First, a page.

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I have an event driven system that responds to trades as follows

def onTrade {

    if (price > threshold) {
        processReject()
        return
    } 

    if (volume > threshold) {
        processReject()
        return
    } 
    .
    .
    .
}

I thought I could improve things syntactically by defining an inner method

def onTrade {

    def filterRemove = (filter: Boolean) => {
        if (filter) {
            processReject()
        }
        filter
    }

    val filters = List(
        filterRemove(price > threshold),
        filterRemove(volume > threshold),...
    )

    if (filters.filter(x => x == true).size > 0) return

}

The syntax is cleaner especially as the number of filters increases. The one issue I'm having is that the code wastes unnecessary clock cycles by going through every single test rather than returning on the first fail. Is this some way around this? For example exiting onTrade as soon as filterRemove returns false. If there is a more expressive way to do this I would love to know that as well.

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Have a look at this article: debasishg.blogspot.com/2010/12/… It covers the same domain and very similar problem. –  CheatEx Oct 4 '11 at 12:18

5 Answers 5

up vote 4 down vote accepted

The problem is that you have a list of booleans -- they have all been processed already. You need to delay that. For example:

def onTrade {

    // now filterRemove returns Function0[Boolean]
    // also, filter is passed by-name, so it isn't 
    // processed until you call the Function0
    def filterRemove(filter: => Boolean) = () => {
        if (filter) {
            processReject()
            true
        } else false
    }

    // This won't process anything, just accumulate Function0's
    val filters = List(
        filterRemove(price > threshold),
        filterRemove(volume > threshold),...
    )

    // And we use "exists", which returns on the first true value
    if (filters.exists(x => x)) return

}
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You can for example maintain a list of conditions for rejection. Then you can call them in sequence with exists. As soon as a condition is false, the iteration ends.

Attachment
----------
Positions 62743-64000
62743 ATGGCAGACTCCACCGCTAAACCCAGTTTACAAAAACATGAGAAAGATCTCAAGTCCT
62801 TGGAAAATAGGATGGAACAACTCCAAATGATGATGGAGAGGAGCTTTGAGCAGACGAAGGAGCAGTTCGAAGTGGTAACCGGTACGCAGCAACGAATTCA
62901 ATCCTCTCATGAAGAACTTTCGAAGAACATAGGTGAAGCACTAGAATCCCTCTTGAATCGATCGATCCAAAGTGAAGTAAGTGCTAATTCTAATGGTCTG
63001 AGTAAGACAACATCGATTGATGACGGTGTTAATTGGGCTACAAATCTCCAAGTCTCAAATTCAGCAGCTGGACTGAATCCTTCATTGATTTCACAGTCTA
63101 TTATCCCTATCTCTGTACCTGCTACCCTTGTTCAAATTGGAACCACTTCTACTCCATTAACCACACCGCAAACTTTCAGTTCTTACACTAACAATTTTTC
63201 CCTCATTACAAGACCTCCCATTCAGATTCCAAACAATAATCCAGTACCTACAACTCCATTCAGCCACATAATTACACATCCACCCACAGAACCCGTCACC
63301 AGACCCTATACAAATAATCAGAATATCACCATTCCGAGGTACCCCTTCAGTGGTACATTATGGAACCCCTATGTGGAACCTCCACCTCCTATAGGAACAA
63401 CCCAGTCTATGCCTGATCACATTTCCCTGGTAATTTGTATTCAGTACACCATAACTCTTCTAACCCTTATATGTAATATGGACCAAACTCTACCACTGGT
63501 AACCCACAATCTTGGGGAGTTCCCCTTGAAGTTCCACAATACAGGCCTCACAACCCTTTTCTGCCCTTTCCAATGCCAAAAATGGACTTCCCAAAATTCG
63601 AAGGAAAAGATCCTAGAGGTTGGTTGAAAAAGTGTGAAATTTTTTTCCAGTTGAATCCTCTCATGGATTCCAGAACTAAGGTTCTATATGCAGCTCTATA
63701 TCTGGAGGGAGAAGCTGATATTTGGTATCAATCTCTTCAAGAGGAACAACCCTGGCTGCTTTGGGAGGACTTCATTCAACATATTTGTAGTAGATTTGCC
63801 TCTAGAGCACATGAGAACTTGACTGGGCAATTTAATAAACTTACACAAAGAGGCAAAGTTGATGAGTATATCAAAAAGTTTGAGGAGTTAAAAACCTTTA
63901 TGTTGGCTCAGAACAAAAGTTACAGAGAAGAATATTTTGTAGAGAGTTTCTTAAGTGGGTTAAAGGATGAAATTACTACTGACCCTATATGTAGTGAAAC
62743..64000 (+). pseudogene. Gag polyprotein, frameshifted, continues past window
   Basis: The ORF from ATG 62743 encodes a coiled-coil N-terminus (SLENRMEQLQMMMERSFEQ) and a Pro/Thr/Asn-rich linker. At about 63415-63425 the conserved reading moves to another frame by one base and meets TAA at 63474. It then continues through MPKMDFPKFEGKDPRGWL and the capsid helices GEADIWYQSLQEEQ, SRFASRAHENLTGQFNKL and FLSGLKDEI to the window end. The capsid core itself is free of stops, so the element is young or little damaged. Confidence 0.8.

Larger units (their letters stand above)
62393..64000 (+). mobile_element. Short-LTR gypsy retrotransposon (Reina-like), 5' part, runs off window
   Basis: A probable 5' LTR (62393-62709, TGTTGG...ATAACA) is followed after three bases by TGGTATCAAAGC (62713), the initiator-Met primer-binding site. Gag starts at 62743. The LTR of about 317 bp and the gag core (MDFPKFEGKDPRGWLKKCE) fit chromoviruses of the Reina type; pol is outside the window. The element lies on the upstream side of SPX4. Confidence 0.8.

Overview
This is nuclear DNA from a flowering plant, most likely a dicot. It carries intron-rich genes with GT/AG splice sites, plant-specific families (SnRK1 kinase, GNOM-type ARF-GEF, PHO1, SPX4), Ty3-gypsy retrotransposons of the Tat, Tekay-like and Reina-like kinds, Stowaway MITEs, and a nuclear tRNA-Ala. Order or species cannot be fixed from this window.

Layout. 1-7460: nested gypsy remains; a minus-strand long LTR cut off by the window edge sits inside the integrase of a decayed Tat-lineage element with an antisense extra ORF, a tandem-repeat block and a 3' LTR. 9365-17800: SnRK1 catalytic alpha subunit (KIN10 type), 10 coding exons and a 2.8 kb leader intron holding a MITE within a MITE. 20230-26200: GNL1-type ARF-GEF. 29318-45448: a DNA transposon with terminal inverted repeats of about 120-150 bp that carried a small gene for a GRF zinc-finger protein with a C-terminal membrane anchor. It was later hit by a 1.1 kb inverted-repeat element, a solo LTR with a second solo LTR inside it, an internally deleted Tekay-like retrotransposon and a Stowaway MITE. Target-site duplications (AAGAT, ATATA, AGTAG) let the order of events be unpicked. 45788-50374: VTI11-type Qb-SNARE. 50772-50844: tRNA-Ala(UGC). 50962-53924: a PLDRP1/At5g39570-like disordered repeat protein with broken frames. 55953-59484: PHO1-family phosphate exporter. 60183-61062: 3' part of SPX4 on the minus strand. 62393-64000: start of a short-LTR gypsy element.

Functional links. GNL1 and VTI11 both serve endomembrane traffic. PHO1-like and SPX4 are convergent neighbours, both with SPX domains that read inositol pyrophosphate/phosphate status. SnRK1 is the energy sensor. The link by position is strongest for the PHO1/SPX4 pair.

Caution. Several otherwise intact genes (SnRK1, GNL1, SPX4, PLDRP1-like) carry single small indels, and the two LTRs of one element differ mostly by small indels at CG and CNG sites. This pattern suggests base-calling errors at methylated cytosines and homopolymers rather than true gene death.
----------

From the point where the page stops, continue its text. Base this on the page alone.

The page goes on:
Here is a small example:

val conditions: List[() => Boolean] =
  List(
    () => price > threshold1,
    () => volume > threshold2
  )

def checkAndReject() = {
  val filter = conditions.exists( _() )
  if( filter ) processReject()
  filter
}
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If you are just going to write the conditions in places, what not simply using an or? It is properly semi strict

if (
  price > threshold1
  || volume > threshold2
  || ...
) {
   processReject()
   return
}
... proceed
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This is what I thought of too. Except I would have an else clause following on, instead of the return, as it's not generally a good idea to have returns in the middle of a method. –  Luigi Plinge Oct 4 '11 at 15:34

This is not a very functional or idiomatic style, but may be of interest:

def onTrade {
    val reject = () => {
        processReject()
        return
    }

    // ...

    if (price > threshold) reject()

    // ...

    if (volume > threshold) reject()

    // ...

}
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I guess one could even turn reject into a lazy val... –  Jean-Philippe Pellet Oct 4 '11 at 11:35

If there are not too many thresholds to check, I would do as follows:

def process(price:Int, volume:Int) = (price, volume) match {
   case (x:Int, y:Int) if x > threshold1 || y > threshold2 => println ("reject")
   case _ =>
}

test as follows:

def threshold1 = 10
def threshold2:Int = throw new Exception // redefine to throw exception
def process(price:Int, volume:Int) = (price, volume) match {
   case (x:Int, y:Int) if x > threshold1 || y > threshold2 => println ("reject")
   case _ =>
}

process(12, 22)
process(5, 22) 
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